Towards an advanced assessment of the hydrological vulnerability of forests to climate change-induced drought

Authors


Introduction

Preserving the integrity of the hydraulic system is crucial for survival of trees under dry conditions (Bréda et al., 2006). Maintaining a hydraulic safety margin (HSM) between the water potential (WP) associated with stomatal closure and the WP associated with cavitation can therefore be an important drought resistance trait in many tree species. Based on a broad survey of HSMs across tree species, it was recently concluded that all forest biomes are similarly and strongly threatened by climate change-induced drought (Choat et al., 2012). We submit that while the prevalence of narrow HSMs across tree species and climates is remarkable, additional factors must be considered to assess vulnerability of trees and forests to drought, that is, the degree to which they are susceptible to, and unable to cope with, adverse impacts of drought (IPCC, 2007). In fact, such prevalence of narrow HSM is likely a basis, and a trigger, for the development of a range of strategies to cope with this situation in light of the ever-imminent drought stress. Furthermore, settling for an apparently small HSM alone may slow down research into critical aspects of water-use strategies in trees. For example, the accumulating evidence in recent years for rapid recovery from loss of hydraulic conductivity (Brodersen & McElrone, 2013, and references cited therein) indicates a lesser importance of the HSM and any temporary loss of conductivity than suggested. Here, we briefly review key issues in tree strategies to cope with drought that are critical to consider in addition to HSM, if we are to improve predictions of drought related vulnerability of forests.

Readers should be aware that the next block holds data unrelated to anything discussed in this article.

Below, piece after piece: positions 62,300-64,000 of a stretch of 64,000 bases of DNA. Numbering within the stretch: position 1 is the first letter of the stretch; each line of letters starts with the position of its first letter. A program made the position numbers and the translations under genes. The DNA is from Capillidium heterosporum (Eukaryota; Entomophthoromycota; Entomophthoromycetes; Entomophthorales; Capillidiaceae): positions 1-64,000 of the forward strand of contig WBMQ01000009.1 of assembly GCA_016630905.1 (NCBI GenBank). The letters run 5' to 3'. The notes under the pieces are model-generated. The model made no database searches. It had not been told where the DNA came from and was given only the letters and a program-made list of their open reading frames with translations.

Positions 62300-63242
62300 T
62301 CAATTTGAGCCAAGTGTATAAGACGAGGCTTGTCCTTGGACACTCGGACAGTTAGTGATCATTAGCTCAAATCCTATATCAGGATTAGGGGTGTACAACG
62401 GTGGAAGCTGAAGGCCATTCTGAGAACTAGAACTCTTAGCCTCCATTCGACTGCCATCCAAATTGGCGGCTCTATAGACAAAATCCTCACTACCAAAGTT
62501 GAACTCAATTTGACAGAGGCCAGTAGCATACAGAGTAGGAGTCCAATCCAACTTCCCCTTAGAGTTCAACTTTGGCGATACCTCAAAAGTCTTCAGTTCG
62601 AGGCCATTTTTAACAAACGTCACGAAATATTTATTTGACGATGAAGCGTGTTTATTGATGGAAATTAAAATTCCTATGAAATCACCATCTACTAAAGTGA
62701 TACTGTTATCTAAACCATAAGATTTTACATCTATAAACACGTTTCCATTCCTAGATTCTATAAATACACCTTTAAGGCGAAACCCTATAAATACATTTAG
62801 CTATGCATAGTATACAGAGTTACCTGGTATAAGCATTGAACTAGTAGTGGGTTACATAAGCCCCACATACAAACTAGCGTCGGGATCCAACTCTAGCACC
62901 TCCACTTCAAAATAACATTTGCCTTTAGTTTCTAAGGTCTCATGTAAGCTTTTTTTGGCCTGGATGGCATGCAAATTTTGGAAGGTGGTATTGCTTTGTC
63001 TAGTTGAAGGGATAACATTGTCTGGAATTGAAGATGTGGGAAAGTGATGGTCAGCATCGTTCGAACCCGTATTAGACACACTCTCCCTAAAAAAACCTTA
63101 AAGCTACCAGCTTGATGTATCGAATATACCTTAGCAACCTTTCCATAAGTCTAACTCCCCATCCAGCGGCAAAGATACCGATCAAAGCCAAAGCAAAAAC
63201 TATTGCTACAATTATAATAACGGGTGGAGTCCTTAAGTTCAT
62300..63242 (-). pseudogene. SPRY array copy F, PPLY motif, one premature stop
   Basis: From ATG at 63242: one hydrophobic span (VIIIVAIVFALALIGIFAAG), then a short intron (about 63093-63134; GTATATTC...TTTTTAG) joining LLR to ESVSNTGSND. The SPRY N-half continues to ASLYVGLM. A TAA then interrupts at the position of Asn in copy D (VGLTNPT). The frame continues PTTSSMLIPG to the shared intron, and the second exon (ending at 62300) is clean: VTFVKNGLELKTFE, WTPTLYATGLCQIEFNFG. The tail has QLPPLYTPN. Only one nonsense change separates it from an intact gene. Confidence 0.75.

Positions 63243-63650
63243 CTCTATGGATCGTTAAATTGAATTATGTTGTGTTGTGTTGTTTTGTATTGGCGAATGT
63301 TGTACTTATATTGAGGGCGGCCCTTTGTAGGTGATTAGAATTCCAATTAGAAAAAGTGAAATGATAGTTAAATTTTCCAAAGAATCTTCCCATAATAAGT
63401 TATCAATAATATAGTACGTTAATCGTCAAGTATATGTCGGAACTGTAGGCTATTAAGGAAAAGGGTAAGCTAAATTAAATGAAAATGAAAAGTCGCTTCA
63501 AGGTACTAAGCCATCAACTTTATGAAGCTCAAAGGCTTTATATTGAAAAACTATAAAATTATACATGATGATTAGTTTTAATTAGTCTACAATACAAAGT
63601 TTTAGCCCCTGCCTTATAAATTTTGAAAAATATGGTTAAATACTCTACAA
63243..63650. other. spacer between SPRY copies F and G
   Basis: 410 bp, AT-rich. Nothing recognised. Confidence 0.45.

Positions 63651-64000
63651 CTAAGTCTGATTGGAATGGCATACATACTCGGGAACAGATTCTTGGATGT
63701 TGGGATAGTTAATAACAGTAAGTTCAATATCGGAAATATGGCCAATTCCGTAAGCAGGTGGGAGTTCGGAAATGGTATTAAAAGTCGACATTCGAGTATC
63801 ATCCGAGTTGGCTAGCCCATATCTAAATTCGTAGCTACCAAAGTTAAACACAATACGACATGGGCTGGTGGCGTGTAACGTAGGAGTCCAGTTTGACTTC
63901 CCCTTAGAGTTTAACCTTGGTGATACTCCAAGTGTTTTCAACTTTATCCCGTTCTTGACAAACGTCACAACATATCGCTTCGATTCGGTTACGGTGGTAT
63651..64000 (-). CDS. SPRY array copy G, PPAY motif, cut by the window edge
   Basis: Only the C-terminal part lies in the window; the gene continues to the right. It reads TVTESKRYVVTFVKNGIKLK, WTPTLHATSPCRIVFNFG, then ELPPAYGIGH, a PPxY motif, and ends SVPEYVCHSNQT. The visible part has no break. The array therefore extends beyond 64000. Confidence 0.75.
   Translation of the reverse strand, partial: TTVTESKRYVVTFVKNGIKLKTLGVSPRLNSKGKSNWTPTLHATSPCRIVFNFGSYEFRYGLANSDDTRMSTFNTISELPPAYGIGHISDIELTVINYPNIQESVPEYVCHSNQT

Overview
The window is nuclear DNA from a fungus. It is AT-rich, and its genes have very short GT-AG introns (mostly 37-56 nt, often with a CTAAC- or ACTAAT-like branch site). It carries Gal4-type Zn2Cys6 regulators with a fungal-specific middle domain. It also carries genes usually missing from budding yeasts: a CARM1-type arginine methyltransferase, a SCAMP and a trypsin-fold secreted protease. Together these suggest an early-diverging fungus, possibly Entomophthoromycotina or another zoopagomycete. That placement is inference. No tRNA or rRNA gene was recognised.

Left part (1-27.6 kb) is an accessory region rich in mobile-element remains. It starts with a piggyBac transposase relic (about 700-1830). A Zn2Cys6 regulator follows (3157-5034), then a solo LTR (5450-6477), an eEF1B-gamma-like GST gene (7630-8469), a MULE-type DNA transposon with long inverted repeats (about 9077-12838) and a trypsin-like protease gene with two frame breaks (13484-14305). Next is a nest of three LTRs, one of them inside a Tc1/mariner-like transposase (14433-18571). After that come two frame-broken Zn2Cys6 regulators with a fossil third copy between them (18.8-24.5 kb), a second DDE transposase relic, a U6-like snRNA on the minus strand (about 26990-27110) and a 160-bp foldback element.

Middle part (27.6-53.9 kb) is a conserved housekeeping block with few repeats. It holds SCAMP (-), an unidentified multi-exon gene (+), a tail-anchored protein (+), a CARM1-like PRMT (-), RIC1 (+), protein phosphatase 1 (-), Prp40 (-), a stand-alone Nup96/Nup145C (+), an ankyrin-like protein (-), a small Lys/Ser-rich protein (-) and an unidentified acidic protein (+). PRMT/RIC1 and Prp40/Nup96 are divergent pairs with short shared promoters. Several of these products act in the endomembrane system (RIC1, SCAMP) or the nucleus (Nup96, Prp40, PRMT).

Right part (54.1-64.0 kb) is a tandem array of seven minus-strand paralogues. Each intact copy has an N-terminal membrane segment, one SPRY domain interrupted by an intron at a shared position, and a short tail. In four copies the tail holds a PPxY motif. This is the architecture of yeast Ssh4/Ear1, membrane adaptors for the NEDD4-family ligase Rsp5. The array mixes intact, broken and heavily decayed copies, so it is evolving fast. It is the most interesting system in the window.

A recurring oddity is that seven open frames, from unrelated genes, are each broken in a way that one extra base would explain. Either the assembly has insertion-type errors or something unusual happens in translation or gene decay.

Mechanisms of drought-induced tree mortality

Climate predictions indicate drying trends and higher frequency of drought events in many regions worldwide (Alpert et al., 2006; Burke et al., 2006; IPCC, 2007; Zhang et al., 2007), strongly affecting biogeochemical and eco-physiological processes in terrestrial ecosystems (Reichstein et al., 2013). The most alarming consequence of climate change to forests is increased drought- and heat-induced tree die-off in multiple locations across the globe (Adams et al., 2009; Allen et al., 2010; and references cited therein). The following main underlying mortality mechanisms were proposed: (1) carbon starvation in response to stomatal closure under prolonged drought stress, thus leading to lower photosynthetic activity; (2) increased attacks by biotic agents, such as insect outbreaks, promoted by a reduced ability of plant defense under drought; and (3) cavitation-induced hydraulic failure (McDowell et al., 2008; Adams et al., 2009). The latter occurs where stem water transport is interrupted by air bubbles that form when (WP) decreases below a species-specific threshold. Some tree-mortality events were attributed to a single mechanism, for example, to carbon starvation in Pinus edulis (Adams et al., 2009), to insect outbreak in Abies concolor (Ferrell et al., 1994), and to hydraulic failure in conifers of the southern hemisphere (Brodribb & Cochard, 2009). In other situations, a combination of mechanisms might be causing tree die-off in a drier climate (McDowell et al., 2011).

The potential and limits of hydraulic safety margins of trees

Water transport in trees is usually under large negative pressures and, consequently, trees live under the threat of xylem embolism (Tyree & Sperry, 1988; Holbrook et al., 1995; Zwieniecki & Holbrook, 1998) . Embolism breaks the continuity of water columns, thereby reducing hydraulic conductance and water supply to transpiring leaves, with major implications for tree functioning and survival. Twenty-five years ago, the question was posed, whether woody plants operate near the point of catastrophic xylem dysfunction caused by dynamic water stress (Tyree & Sperry, 1988). To answer this question, plant scientists have been defining HSMs in various ways, for example, by the difference in WP between stomatal closure and the point of 50% loss of conductivity (WP50), and by the gap between minimum leaf WP under natural conditions and WP50 (Meinzer et al., 2009). Sperry (2004) suggested that narrow HSMs allow for higher xylem functioning, and hence were advantageous in the evolution of higher plants. In woody plants, such low margins are more characteristic of species with high diurnal water storage capacity and low wood density (Meinzer et al., 2009), and are more frequent in pioneer and deciduous tree species than in shade-tolerant and evergreen trees (Markesteijn et al., 2011)